Critical Dharma for Thinking Minds /Milk Tea Alliance

Ghost in the Shell–Dharma Dilemma 2

Last week I released the first episode and discussion of my favorite cyber punk film, Ghost in the Shell. In the first episode, I outlined the questions and existential dilemmas posed by the film, especially regarding the identity of its protagonist, the cyborg Motoko Kusanagi. 

In this second episode, I begin to address those issues and propose some possible answers. However, the arguments I present are not based on answering any of the questions pondered in Episode 1. The main reason is that I don’t think any of the questions posed in the first episode, which are those posed by the film, will ever have definitive answers. I believe that every one of those questions and possible answers will always be in dispute. I don’t believe that science, philosophy, culture or religion can or will provide any definitive answers to these existential conundrums. There will always be a range of possible answers and ongoing disagreement and debate. Some of those questions will always be undecidable.

So my arguments for the answers I propose are not based on deciding whether cyborgs like Kusanagi are human, partly human, or merely machines; whether cyborgs have consciousness, or selves, or souls. Rather I am concerned with how cyborgs are understood and treated as ‘beings’, from a Buddhist perspective, whether truly human, cyborg or otherwise. I approach the arguments from two different standpoints.

The first standpoint is that even if cyborgs are not human, strictly speaking, they can still be said to have “rights”. In the present age, we assign rights to non-human entities, especially animals. We have laws against animal cruelty and the proper treatment of animals in their own habitats and in human societies. We even assign “rights” to non-animal entities, such as rivers and mountains. Buddhist monks have ordained trees as sacred dharma beings. We have laws protecting species habitats and environments. We have assigned rights to the capacity of Nature to regenerate herself. We have established laws about the proper care and protection of vulnerable and endangered species, including plants, insects and animals. We should assign no less care and protection for cyborgs who on some debatable level, whether human or not, have sentience, self-awareness, needs, and are vulnerable to the abuses of others.

My second argument is not based on the nature of cyborgs at all, but rather, on our relationship as human beings toward these beings. I believe that if we allow humans to use and abuse cyborgs and androids (human-like robots) without regard for their rights as sentient beings, that we will be teaching our species to be cruel, violent, callous and abusive toward other human-like and animal-like beings. We cannot afford to teach human beings to behave that way towards vulnerable beings, be they humans, animals or cyborgs. The first step toward the enslavement and genocide of other human beings is to regard them as “sub-human”, and therefore not worthy of care and protection from violence, abuse and exploitation. We need laws and norms that teach human beings to treat all vulnerable beings with care, respect and protection of their right to exist free from abuse, exploitation and violence.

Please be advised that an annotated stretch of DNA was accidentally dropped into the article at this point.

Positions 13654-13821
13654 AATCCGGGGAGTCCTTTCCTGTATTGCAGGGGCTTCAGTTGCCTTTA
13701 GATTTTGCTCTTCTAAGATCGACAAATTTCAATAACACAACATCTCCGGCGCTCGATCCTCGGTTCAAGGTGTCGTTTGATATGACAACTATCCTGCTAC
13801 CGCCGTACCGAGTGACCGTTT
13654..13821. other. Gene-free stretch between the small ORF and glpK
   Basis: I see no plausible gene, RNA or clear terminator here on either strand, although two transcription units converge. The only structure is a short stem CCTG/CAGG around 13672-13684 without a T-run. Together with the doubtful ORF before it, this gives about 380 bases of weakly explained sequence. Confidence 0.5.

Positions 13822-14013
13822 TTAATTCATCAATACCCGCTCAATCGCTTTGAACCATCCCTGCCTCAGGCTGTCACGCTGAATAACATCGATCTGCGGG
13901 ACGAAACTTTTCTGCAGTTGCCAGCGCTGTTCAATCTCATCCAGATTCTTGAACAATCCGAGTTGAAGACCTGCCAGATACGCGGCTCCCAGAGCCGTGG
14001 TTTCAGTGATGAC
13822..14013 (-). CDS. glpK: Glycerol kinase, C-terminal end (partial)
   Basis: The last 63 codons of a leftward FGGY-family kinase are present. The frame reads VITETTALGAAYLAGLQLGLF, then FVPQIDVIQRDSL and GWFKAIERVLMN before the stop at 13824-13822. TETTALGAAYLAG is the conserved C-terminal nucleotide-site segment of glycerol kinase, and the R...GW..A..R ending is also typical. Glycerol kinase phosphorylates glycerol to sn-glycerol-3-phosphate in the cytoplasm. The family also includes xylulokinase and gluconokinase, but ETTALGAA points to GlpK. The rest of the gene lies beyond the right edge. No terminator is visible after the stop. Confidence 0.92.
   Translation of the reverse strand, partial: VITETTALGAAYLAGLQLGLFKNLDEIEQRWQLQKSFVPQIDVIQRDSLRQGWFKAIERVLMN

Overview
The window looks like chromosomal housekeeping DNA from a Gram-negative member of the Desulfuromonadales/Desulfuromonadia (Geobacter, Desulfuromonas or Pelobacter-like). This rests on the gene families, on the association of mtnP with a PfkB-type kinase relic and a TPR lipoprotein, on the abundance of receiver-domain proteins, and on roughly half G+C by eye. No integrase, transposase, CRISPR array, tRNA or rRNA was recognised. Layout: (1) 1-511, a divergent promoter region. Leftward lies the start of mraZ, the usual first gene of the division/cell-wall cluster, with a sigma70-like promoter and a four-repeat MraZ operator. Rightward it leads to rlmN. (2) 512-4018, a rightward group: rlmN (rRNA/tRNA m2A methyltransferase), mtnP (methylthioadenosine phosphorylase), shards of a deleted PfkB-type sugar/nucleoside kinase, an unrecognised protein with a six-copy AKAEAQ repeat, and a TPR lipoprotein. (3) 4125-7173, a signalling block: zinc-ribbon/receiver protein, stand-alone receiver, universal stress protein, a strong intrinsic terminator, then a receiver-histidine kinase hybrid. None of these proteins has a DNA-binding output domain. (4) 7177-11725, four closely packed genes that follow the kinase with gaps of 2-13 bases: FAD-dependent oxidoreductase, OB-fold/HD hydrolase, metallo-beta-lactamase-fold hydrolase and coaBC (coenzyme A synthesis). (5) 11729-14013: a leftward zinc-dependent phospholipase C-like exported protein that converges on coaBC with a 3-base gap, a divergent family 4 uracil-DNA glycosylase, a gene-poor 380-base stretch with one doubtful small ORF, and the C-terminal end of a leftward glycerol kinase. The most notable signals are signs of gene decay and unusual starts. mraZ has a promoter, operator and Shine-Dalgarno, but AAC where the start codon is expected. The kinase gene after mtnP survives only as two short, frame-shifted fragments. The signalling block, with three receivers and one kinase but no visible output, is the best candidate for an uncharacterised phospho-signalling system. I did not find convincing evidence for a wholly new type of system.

In fact, the sequel to Ghost in the Shell: Innocence, directly addresses the issue of the abuse and exploitation of cyborg and android beings. In that story, android sex dolls revolt against misogynist and sexualized violence perpetrated by their owners. Major Kusanagi becomes their guardian and defender. 

However, if cyborgs or androids become violent towards us, or rather, if they are programmed to be violent, such as in military combat, we certainly need to protect ourselves from them and not allow that violence to be perpetrated against human beings, animals or other sentient beings. 

Regardless of how cyborgs make us feel, whether familiar or strange, understandable or obtuse, we need to treat them as the unique beings they are. Cyborgs certainly fall into a deep grey area between human and machine, between programmed and sentient, between system-dependent and autonomous consciousness. I contend that it’s this very ambiguous ‘in-betweeness’ that makes many people uncomfortable with cyborgs, to reject and devalue them as sentient beings in need of care and respect. Case in point, cyborgs are very much like transgender people who exist in that ambiguous grey area between genders, or without commonly-understood genders. Currently in the US, transgender people are being demonized as ‘sub-human’, denied appropriate health care, criminalized and denied basic human rights. It’s precisely because of this tendency for people to demonize and oppress those who don’t fit into our neat boxes and sharp definitions of what is ‘human’, that I feel we should take extra care to protect to cyborg beings.

Leave a Reply

Fill in your details below or click an icon to log in:

WordPress.com Logo

You are commenting using your WordPress.com account. Log Out /  Change )

Twitter picture

You are commenting using your Twitter account. Log Out /  Change )

Facebook photo

You are commenting using your Facebook account. Log Out /  Change )

Connecting to %s


This entry was posted on 2023/02/25 by .



Follow Engage! on WordPress.com

Enter your email address to subscribe to this blog and receive notifications of new posts by email.

Join 653 other subscribers

Blog Stats

  • 214,274 hits

NEW! Become a member of Engage! Dharma Culture Club through my Patreon: https://www.patreon.com/user?u=80736941

If you love dharma culture and want to create more, jump into membership in Engage! Dharma Culture Club as a monthly patron. Through Dharma Culture Club, you’ll connect with other dharma culture creators, learn from and inspire each other.

%d bloggers like this: